Cecil County, Maryland is considered the “Gateway to the Eastern Shore”. With its charm and grace, it has been the home to elegant estates and genteel living for centuries. Cecil County is one of the hot spots for Maryland’s important horse industry. The Chesapeake and Delaware Canal is the busiest in the U.S. and 3rd busiest in the world. Between prized agriculture and seafood, Cecil County can pretty much feed itself – and it does it deliciously.
In the early part of the 20th century, Maryland did not have a waiting period to get married. Cecil County’s seat, Elkton, was infamous in the last century as the first county seat as travelers approached from the population-dense northeast U.S. Celebrities such as Debbie Reynolds, Martha Raye, John and Martha Mitchell, as well as Dr. Pat Robertson were all married in Cecil County.
What to do: Mt. Harmon Plantation, also known as “At World’s End”, is a stunning historic property on the Bohemia River. Untouched by either agriculture or development, the grounds — once serving as one of the DuPont family abodes — have a 18th manor house, boxwood garden and outbuildings. Mt. Harmon has tours, educational activities and an annual colonial picnic.
Learn all about Chesapeake City – including its transformation from an outlaw motorcycle club hangout into a quaint and well-heeled waterfront town – during a historic walking tour. Harriet Davis of the Chesapeake City Civic Association knows every inch of the town and up to 5 people can go along for $15, $3 a person after that. She may be contacted at 410-920-3131.
Sinking Springs Herb Farm and Retreat feels like Cecil County’s own Garden of Eden. Explore the historic grounds, including the 18th c. plantation home and a sycamore tree from 1578. There are classes in herbs of the Bible, wreath making and more. Beautiful, natural events are held there, including gourmet lunches and weddings. There’s a peaceful furnished log cabin that’s available for rental.
Elkton’s Milburn Orchards is well-known for corn mazes, farm animals and apple cider donuts, but don’t forget the raison d’etre for the orchards: its luscious fruit. Think of all the fruits in the cornucopia of the famous Horn of Plenty.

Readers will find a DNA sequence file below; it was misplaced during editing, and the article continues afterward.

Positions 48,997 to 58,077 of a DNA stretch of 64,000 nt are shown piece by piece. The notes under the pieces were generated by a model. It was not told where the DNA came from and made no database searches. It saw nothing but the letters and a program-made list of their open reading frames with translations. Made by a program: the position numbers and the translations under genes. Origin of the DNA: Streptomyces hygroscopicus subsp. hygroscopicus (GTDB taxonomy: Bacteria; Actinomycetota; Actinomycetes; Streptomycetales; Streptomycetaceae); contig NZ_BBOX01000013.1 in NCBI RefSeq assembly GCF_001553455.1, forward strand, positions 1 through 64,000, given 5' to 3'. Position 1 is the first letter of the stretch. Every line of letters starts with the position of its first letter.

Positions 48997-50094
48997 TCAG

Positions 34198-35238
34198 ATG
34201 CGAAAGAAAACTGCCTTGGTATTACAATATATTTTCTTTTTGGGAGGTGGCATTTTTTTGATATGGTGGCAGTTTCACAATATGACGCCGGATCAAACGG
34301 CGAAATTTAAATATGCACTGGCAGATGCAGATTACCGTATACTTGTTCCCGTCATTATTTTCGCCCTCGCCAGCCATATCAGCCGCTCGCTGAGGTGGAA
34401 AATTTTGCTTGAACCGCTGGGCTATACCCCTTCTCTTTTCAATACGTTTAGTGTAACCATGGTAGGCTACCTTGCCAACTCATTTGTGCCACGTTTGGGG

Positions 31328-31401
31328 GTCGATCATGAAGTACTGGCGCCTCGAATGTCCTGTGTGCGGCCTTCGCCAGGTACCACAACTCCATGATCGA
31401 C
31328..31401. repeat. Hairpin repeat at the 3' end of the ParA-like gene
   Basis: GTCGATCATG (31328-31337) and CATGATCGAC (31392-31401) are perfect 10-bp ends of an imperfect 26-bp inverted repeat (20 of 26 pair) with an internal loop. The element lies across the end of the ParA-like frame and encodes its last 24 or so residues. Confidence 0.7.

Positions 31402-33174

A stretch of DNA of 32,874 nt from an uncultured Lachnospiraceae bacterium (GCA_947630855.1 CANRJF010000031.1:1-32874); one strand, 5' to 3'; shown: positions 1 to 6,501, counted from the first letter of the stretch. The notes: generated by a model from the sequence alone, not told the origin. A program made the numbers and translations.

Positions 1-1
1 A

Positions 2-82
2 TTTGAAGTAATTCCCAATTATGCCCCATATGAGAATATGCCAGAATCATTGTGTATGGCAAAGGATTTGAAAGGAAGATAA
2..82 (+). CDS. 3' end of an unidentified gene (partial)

Fair Hill Stables is on the grounds of Fair Hill Natural Resource Management Area, once the scenic fox hunting grounds of the DuPont family. They have the horses and ponies available for trail rides, hay rides and romantic picnic carriage rides in a vintage carriage.
Cruise away on the C&D Canal with a captain who’s the 5th generation of local watermen in his family, on the Miss Clare. They’re located at the city docks in Chesapeake City and can be reached by calling 410-885-5088 May-October.
Perryville has a Hollywood Casino that’s easy to access off I-95 with slot machines and dining.
See some of the world’s most exotic animals including an African Watusi and a white faced Capuchin monkey, as well as feed a giraffe in an open, natural setting at Plumpton Park Zoo. The grounds are more like a shaded park nature path than the glassed-in cage zoos you may be familiar with.
You can camp at Elk Neck State Park and hike out to the historic Turkey Point Lighthouse. On Saturdays and Sundays, the 1833 lighthouse can be climbed to overlook the Chesapeake Bay.
North East’s historic Main Street is lined with independent shops and places to eat, many of which carry locally made products. Beans, Leaves Etc. makes coffee and tea drinks and is connected within to Bookseller’s Antiques – a used bookseller with odd collectible books and magazines. Kathy’s Corner Shop carries art, jewelry and even dog toys crafted by local artisans.
Dove Valley Winery is one of only two wineries in the county. It’s been open since 2007 and has already won awards. Open on weekends, they have special events with live music and tastings.